Police used teargas, rubber bullets, beatings with batons and other force against demonstrators at 511 leftwing protests and 33 rightwing protests since April, according to updated data made public this week.

 

The Guardian compared the percentage of all demonstrations organized by leftwing and rightwing groups that resulted in the use of force by law enforcement. For leftwing demonstrations, that was about 4.7% of protests, while for rightwing demonstrations, it was about 1.4%, meaning law enforcement was about three times more likely to use force against leftwing versus rightwing protests. 

 

1/14/2021   Reports: Group plans armed protest at Michigan Capitol Sunday, then backtracks, by Paul Egan, Detroit Free Press

Michael Lackomar of the Southeast Michigan Militia initially said his members planned to be at the Capitol, Fox 2 Detroit reported. Lackomar said his members would be armed and do not expect any trouble, but will defend themselves if necessary, the TV station said.

 

But Lansing City Pulse reported later Thursday that Lackomar had a change of heart and was advising his members to stay away from the Capitol Sunday. He told the newspaper that he was concerned the far-right Proud Boys group planned to be at the Capitol in Lansing to cause "maximum chaos," which he said could create a security risk for those attending.

1/14/2021   Peter Meijer, Republican who voted for impeachment, says he's buying body armor due to threats, by Rebecca Morin, USA TODAY

Rep. Zoe Lofgren, D-Calif., the chairwoman of the panel overseeing the administration of the Capitol, told reporters at the Capitol Tuesday that reimbursements for body armor were not a new policy.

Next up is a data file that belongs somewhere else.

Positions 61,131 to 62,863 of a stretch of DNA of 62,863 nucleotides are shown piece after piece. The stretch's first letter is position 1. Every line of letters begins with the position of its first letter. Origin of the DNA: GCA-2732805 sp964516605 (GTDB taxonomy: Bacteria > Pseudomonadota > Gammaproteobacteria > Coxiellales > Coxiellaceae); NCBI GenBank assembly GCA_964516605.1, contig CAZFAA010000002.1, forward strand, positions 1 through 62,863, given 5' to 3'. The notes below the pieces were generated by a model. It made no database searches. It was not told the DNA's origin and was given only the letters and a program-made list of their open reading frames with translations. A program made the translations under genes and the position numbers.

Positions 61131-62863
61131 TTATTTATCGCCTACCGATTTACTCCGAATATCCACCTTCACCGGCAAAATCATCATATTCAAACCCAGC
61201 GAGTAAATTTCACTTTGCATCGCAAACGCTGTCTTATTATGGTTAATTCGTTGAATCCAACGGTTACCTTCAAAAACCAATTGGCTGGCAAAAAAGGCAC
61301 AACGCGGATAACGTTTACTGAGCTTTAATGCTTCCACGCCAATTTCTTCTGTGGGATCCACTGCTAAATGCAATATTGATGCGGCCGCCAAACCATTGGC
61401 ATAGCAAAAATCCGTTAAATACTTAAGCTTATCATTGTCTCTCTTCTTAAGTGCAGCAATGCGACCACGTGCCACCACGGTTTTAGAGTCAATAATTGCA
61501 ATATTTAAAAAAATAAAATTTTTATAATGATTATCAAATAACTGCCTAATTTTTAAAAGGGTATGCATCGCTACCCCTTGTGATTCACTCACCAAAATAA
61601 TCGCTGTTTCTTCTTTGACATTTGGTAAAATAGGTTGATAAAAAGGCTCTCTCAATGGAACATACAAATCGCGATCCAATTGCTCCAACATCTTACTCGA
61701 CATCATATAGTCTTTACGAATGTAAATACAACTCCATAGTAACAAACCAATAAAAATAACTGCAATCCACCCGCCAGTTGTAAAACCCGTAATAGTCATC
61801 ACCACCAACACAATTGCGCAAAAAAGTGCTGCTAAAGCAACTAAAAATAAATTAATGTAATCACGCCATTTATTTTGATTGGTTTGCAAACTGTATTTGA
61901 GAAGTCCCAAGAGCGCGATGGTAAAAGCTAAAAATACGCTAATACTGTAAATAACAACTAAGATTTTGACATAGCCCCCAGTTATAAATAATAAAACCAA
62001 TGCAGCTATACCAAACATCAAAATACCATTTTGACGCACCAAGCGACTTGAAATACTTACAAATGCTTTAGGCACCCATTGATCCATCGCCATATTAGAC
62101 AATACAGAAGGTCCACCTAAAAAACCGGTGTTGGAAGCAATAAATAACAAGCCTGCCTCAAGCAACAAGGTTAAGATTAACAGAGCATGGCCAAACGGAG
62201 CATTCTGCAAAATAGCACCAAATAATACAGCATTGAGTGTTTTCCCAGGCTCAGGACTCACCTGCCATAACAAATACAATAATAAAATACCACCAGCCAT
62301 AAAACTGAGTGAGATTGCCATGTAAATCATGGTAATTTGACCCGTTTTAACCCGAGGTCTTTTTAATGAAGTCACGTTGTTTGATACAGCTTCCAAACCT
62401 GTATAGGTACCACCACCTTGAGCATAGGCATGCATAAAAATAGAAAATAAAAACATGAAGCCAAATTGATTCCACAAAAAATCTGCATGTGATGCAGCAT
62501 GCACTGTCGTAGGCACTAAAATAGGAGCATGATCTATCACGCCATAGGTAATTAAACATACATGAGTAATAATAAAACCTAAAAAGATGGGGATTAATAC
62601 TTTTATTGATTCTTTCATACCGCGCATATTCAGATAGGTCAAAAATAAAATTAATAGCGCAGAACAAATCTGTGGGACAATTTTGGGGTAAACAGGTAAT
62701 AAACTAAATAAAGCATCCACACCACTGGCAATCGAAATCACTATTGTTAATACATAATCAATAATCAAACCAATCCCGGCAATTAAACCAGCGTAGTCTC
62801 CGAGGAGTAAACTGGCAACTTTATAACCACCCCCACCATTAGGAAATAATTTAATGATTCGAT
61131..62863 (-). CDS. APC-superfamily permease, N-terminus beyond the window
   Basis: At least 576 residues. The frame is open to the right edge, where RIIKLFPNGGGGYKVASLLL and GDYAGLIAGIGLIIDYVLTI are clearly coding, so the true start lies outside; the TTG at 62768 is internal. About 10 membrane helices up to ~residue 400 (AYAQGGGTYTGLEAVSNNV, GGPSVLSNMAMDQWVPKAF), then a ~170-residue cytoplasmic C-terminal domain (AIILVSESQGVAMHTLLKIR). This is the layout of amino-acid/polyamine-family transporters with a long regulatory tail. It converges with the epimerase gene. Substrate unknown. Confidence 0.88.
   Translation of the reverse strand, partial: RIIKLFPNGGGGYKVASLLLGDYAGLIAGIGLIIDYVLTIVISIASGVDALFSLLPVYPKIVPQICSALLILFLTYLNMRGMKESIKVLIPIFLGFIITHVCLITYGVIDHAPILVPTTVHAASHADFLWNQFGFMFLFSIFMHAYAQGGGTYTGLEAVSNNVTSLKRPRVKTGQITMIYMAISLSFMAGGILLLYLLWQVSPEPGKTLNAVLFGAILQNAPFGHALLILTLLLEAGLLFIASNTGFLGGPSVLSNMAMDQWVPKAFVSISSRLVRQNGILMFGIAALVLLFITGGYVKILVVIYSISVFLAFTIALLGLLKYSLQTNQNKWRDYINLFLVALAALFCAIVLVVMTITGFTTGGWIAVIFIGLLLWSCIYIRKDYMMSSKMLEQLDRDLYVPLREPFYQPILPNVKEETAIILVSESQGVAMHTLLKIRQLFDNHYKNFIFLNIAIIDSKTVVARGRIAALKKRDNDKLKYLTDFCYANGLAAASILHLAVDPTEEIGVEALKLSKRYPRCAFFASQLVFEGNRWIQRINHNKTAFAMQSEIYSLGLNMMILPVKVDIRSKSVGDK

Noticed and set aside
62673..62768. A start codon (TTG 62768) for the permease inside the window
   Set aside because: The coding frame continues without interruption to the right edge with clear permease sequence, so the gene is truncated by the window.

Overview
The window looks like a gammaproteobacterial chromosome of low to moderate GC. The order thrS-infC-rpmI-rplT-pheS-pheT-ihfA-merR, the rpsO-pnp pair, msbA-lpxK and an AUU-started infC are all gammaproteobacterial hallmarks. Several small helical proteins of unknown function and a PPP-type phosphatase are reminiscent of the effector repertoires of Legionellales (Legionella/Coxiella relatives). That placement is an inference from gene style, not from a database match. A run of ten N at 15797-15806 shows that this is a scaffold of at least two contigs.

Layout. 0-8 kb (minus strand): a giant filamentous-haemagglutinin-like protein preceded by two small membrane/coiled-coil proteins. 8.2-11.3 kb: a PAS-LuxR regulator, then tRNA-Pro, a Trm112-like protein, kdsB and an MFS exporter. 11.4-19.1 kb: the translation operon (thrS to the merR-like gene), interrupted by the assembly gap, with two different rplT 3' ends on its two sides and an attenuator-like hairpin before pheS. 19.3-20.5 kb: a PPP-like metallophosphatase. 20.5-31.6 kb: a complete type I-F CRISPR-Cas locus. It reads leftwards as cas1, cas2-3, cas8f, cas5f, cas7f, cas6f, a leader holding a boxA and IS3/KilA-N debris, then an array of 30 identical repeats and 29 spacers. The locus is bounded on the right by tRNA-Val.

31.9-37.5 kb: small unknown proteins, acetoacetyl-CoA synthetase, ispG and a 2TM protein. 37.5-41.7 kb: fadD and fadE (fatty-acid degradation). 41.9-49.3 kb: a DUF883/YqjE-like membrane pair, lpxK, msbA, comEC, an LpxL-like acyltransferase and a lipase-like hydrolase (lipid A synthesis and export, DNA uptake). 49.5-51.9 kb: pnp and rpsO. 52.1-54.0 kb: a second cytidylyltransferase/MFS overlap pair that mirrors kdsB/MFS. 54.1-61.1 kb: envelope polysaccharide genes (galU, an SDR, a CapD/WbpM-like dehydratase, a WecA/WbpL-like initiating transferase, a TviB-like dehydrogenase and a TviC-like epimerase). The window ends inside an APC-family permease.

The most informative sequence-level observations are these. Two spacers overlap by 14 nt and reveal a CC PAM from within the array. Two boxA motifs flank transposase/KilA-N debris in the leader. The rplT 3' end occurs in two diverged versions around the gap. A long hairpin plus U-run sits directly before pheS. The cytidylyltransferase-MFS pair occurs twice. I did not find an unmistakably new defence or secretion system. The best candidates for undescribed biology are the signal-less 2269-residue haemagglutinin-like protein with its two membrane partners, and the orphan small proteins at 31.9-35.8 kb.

“That is not new. That's been the case, for multiple years. People asked, you know, what were allowable expenses, and...those have been allowable expenses for years," she said.

1/14/2021   Bullied into voting against impeachment? Tell the cops and then resign, Opinion by Jennifer Rubin, The Washington Post

News reports, including direct accounts from Democratic colleagues, suggest some Republicans voted against impeachment because they were afraid for their lives. Rep. Jason Crow (D-Colo.) in a recent MSNBC interview said: "The majority of them are paralyzed with fear. I had a lot of conversations with my Republican colleagues last night, and a couple of them broke down in tears — saying that they are afraid for their lives if they vote for this impeachment.”

 

He is not the only one. Rep. Peter Meijer (R-Mich.), who voted for impeachment, told Reason: "I had colleagues who, when it came time to recognize reality and vote to certify Arizona and Pennsylvania in the Electoral College, they knew in their heart of hearts that they should’ve voted to certify, but some had legitimate concerns about the safety of their families,” he said. He added, “They felt that that vote would put their families in danger.”

 

Now, it is entirely possible the threats are exaggerated or nonexistent. In that case, this is a shabby excuse for political cowardice. If the lawmakers’ fear is nothing more than imagining tweep anarchists and vulgar Trump cultists showing up at their door, then they stand in the shoes of just about any mainstream journalist. Crying because your side attracts kooks is no justification for violating your oath. Fear of mean emails or simply losing your seat should not be grounds for capitulation.

 

Second, why in the world would Republicans knuckle under? If you leave Trump in power, Republicans will have rewarded and empowered violent and dangerous people, allowing Trump to remain in power because of criminal conduct. What Republicans seem to be describing is a sort of political mafia where the threat of violence keeps them in line. Is that the Republican Party — a batch of extortionists and the extorted?

1/14/2021   A leaked intelligence memo suggests Trump’s lies could incite more violence, Opinion by Greg Sargent, The Washington Post

1/14/2021   Republican politics is now defined by the threat of murderous violence, Opinion by Paul Waldman, The Washington Post